Benford's G&S Lexicon Entries for The Gondoliers

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Act II

Xeres [Xeres we’ll drink –– Manzanilla, Montero]

Pronunciation: SHAY-res, although the Cartes pronounced it ZER-es

This is sherry. The OED (229) assures us that sherry is: “Originally the still white wine made near Xeres (now Jerez de la Frontera, a town in Andalusia, near Cadiz); in modern use extended to a class of white wines of similar character.” Walmisley (299) explains further that the English used to refer to the wine as Jerez-wine, pronounced Sherez-wine –– and that led to the term “sherry.” The Spanish pronounce it HEH-res, but an Anglicized SHAY-ress is more appropriate on the stage.

Manzanilla

Pronunciation: mahn-zah-NEE-yah

“Light-brown dry sherry” (75).

Montero

The context leads to the inference that this must be some kind of wine, but pinning it down has proven difficult. Kesilman (174), Walmisley (299) and Asimov (11) call it a sherry. Green (145) is “reasonably certain” it is a sherry. Dunn (100), Halton (147), Hardwicke (149), and Bradley (46) all define it simply as a Spanish wine. Walters (301) suggests that Gilbert may have meant Montilla, “a fairly ‘fresh-tasting’ sherry, somewhere between a true sherry and manzanilla.” Knight (177) thinks Gilbert invented the name to rhyme with bolero. Stone (283) has this suggestion: “There are two Italian wine-country villages, Monterosso and Monteroberto, both of which have given their names to wines, and either of which Gilbert may have had in mind and shortened to Montero to make it rhyme with bolero.” There is a “Montero” wine from near San Severo in Italy, but it has been produced for no more than the past forty years. My tentative guess is that Walters is right: Gilbert had Montilla in mind. The Spanish would pronounce it mon-TEE-yah, and shifting to “Montero” to rhyme with bolero seems eminently logical. Montilla wine is a Cordoban variant on Elizabethan Sack. It takes its name from a region of Spain in the Sierra Nevadas midway between Cordoba and Granada. (I dare say Gilbert would have enjoyed a nice chuckle over all the inconvenience this single word has caused.)

Groom [I saw a groom dancing, and a footman]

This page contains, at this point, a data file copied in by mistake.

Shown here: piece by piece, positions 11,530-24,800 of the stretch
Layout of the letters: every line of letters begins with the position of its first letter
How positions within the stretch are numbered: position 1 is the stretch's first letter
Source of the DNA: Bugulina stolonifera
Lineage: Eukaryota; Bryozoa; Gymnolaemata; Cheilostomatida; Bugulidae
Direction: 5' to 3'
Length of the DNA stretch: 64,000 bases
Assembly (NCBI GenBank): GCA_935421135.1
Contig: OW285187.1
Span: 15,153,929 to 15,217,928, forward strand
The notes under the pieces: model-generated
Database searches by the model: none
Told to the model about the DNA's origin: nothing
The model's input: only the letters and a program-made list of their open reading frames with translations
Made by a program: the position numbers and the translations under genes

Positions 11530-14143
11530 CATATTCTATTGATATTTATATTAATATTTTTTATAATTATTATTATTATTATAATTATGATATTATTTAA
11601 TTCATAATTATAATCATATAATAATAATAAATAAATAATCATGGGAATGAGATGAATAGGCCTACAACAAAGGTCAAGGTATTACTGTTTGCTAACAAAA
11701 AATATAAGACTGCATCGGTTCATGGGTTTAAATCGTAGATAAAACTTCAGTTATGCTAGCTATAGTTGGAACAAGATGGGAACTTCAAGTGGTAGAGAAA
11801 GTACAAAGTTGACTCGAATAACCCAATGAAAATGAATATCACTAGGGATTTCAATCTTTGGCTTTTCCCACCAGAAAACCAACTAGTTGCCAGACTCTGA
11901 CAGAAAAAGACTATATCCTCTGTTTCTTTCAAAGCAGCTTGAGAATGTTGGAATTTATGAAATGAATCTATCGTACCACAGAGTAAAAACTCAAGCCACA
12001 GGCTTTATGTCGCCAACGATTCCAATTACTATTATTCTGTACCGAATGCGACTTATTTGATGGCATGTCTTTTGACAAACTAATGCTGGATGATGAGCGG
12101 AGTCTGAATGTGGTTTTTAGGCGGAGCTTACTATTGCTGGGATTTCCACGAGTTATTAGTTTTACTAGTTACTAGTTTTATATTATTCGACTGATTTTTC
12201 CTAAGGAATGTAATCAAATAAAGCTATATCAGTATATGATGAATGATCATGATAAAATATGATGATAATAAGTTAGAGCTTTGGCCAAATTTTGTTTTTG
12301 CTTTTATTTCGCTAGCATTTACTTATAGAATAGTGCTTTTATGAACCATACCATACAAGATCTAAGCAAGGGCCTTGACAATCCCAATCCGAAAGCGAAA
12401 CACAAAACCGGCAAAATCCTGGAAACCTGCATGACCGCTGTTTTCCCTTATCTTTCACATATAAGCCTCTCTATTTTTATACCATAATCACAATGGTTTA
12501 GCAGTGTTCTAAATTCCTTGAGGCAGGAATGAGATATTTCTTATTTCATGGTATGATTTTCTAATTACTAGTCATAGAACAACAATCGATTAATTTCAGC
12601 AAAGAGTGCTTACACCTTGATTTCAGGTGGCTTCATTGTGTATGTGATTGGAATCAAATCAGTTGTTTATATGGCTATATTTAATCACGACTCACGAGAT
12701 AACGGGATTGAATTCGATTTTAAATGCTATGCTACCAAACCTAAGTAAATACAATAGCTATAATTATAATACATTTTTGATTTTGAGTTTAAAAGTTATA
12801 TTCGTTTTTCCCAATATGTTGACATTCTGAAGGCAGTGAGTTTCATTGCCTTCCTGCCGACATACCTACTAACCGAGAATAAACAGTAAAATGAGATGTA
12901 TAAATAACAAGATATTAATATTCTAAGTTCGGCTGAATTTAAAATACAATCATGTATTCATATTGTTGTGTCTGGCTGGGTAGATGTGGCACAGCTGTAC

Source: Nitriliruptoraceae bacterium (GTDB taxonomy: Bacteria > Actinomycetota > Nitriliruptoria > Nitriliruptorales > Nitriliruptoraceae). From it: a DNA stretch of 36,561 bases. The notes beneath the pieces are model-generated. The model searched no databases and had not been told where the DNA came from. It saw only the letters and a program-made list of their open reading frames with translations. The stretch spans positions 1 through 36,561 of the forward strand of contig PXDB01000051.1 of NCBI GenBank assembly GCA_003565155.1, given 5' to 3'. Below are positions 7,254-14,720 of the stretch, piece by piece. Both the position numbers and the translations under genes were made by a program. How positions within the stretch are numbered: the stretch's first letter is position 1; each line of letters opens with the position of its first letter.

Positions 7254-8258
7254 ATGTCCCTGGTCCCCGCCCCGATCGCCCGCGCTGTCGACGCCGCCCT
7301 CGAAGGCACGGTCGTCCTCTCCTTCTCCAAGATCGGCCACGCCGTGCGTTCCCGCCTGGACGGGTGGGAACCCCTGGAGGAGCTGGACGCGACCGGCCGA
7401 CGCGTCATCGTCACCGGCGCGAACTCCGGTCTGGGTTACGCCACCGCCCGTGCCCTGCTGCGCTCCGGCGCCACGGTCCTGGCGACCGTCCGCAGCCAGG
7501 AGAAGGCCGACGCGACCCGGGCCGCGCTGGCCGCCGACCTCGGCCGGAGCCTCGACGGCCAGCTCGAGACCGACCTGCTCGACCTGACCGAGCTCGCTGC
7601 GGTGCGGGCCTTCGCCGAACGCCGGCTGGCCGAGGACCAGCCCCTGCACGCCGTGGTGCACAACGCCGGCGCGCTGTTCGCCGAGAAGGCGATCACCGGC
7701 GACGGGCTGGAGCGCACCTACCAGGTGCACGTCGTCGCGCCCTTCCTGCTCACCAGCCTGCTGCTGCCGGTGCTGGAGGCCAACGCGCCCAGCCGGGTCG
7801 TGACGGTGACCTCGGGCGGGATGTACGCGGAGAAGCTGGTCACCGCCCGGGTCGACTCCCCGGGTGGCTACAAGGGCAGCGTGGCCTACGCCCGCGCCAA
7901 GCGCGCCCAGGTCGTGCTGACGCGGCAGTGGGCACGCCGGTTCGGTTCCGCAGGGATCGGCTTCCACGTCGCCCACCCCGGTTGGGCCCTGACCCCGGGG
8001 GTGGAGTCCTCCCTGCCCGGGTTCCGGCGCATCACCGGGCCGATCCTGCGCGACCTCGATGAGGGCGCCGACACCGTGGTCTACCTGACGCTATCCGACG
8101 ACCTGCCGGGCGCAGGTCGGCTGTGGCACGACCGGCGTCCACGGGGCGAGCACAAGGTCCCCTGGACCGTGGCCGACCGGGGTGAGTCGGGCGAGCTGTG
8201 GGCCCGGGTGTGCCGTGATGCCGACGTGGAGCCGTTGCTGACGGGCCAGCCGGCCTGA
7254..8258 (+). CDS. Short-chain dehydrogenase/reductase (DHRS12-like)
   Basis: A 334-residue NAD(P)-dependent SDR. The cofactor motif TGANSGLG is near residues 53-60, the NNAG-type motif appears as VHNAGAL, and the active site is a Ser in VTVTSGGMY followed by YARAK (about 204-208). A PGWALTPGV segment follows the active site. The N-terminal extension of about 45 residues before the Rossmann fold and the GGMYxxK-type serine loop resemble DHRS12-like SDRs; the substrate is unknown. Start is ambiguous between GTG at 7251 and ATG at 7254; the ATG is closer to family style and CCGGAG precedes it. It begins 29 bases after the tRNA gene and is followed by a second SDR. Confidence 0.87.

A servant. See also The Mikado.

Footman

A male servant, often decked out in livery, and performing such menial chores as waiting at table or helping his lord and lady in and out of carriages. The position has been traced back to ancient Rome. Romans associated the left side with bad luck and so stationed a servant at the entry door to the house to make sure visitors entered with right foot first (12). That is as specialized a job as street sweeper in a one-horse town.

Gentry

People of gentle birth and breeding; the class immediately below the nobility (229). (I suspect Don Alhambra is being sarcastic and pulling a full-fledged sneer.) See also Ruddigore.

Lord Chamberlain

In England, a peer of the realm who conducts the business affairs of the royal household (75). To this, Knight (178) adds that the Lord Chamberlain “keeps on file all the officers under the crown and would know that the titles bestowed by Marco and Giuseppe on members of their court are not possible.” See also The Mikado and Utopia, Limited.

Rusk [A plate of macaroni and a rusk]

Stedman (273) cites a Victorian cookbook to the effect that Italian rusk is made by baking small slices of stale Savoy or lemon cake until brown and hard. Prestige (245) describes it as “a kind of hard biscuit.”

Lord High Chancellor

In England the Lord Chancellor is roughly equivalent to the Chief Justice of the United States, and is about as likely to be seen playing leapfrog with his own cook.

Tuppenny [Of being told to tuck in his tuppenny]